Draft law aims to give disabled a better deal
Hosted by Chairman Nguyen Phu Trong, the National Assembly’s Standing Committee heard on the last day of their 23rd session the reports on the status of people with disabilities, which was prepared by the Minister of Labour, Invalids and Social Affairs, Nguyen Thi Kim Ngan. According to Ngan, the overall living conditions of the 5.5 million Vietnamese people with disabilities remains unsatisfactory.
About 80 per cent of those who reside in cities and another 70 per cent of disabled people in rural areas are dependent on their families; 24 per cent of them live in temporary housing, 41 per cent of those older than 6-years-old are illiterate and 93 per cent of adults older than 16 are unemployed.
Ngan admitted that the Ordinance for People with Disabilities, which has existed for 11 years, has not been properly enforced.
"It’s true that most disabled people have yet to access public transport, hi-tech facilities and infrastructure that are available to other people. Businesses are not willing to employ the disabled and not all local authorities have shown interest in setting up an employment fund for the disabled," Ngan said.
But the report also mentioned that all cities and provinces now have their own community-based rehabilitation centres. According to the report, 260,000 children with disabilities now share schools with their ordinary peers, and 6,000 disabled children attend specialised schools. An estimated 10,000 people with disabilities have been assisted in finding work at job booths, as well.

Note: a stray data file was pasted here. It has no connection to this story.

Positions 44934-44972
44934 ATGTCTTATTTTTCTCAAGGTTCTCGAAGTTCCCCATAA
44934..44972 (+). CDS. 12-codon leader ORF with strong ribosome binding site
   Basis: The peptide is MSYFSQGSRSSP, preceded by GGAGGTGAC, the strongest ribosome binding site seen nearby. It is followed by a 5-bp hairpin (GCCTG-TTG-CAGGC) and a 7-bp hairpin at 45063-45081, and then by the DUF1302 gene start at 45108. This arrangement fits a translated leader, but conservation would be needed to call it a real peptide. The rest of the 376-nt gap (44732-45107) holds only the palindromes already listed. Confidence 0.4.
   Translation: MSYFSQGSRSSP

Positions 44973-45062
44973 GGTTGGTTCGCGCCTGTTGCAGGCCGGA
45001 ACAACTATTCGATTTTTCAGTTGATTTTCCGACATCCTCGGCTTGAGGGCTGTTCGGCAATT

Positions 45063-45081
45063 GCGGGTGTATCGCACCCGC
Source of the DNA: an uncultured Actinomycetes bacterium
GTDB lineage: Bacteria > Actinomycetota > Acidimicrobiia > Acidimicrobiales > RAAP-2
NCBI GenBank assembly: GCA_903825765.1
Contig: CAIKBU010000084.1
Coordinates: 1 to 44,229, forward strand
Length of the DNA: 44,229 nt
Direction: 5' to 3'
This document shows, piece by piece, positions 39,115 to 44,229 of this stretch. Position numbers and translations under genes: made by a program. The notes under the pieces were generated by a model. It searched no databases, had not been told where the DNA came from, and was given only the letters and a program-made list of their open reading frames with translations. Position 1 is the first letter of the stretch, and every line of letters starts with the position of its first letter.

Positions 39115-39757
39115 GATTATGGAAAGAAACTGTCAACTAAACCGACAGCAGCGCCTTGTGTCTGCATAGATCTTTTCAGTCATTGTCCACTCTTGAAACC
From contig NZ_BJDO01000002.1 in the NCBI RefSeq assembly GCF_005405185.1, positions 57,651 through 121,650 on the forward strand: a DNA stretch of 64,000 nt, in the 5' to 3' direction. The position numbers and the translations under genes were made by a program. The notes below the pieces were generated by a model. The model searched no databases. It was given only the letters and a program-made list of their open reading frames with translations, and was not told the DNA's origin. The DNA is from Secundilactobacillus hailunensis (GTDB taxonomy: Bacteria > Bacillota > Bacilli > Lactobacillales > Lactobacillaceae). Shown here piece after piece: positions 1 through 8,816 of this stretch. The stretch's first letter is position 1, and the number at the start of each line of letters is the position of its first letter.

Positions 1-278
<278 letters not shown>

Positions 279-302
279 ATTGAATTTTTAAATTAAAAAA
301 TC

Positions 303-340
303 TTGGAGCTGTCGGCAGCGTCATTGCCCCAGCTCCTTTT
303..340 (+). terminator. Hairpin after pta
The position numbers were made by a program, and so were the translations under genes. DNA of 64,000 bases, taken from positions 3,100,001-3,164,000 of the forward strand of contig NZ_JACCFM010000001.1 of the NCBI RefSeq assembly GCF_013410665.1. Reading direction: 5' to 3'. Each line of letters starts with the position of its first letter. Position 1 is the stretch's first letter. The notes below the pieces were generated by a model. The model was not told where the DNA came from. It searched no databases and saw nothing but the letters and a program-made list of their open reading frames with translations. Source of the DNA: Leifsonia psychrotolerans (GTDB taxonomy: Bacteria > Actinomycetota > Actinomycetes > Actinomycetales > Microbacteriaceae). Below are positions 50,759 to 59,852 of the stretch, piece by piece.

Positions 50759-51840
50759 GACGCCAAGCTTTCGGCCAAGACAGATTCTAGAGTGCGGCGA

The terminology used in the law brought about a lot of discussion, too. Many were divided over whether it should be named the Law for the Disabled or the Law for People with Disabilities.
Nguyen Van Thuan, chairman of the NA’s Legal Committee, was concerned about the legal enforcement of the law after it was adopted.
"If the law was made for people with disabilities, it would mean a much higher number of people would fall into this category and would be entitled to any advantages approved by the Government. Would the Government be capable financially of handling the situation?" he asked.
The existing ordinance for disabled people did not work properly, he added.
Tran Dinh Dan, director of the National Assembly’s Office, said many rulings in the draft law remained too general. For example, the law should stipulate which facilities in public buildings must be accessible for the disabled and violations would result in strict fines and punishments, he said.
Ha Van Hien, chairman of the National Assembly’s Economic Committee raised the issue of how this law would affect foreigners with disabilities living in
The draft’s Clause 2, Article 35 states that foreign people will be able to enjoy some, but not all of the rights guaranteed to Vietnamese citizens. However, what rights the foreigners will and will not receive still remain vague. These exceptions would have to be made clear, he said.
But most lawmakers agreed that the law, if adopted, should contain more tax exemption and favourable lending policies for businesses and organisations that employ between 2-35 per cent of people with disabilities.
They also suggested more specific and legitimate policies that help educate, care for and provide legal assistance to disabled citizens.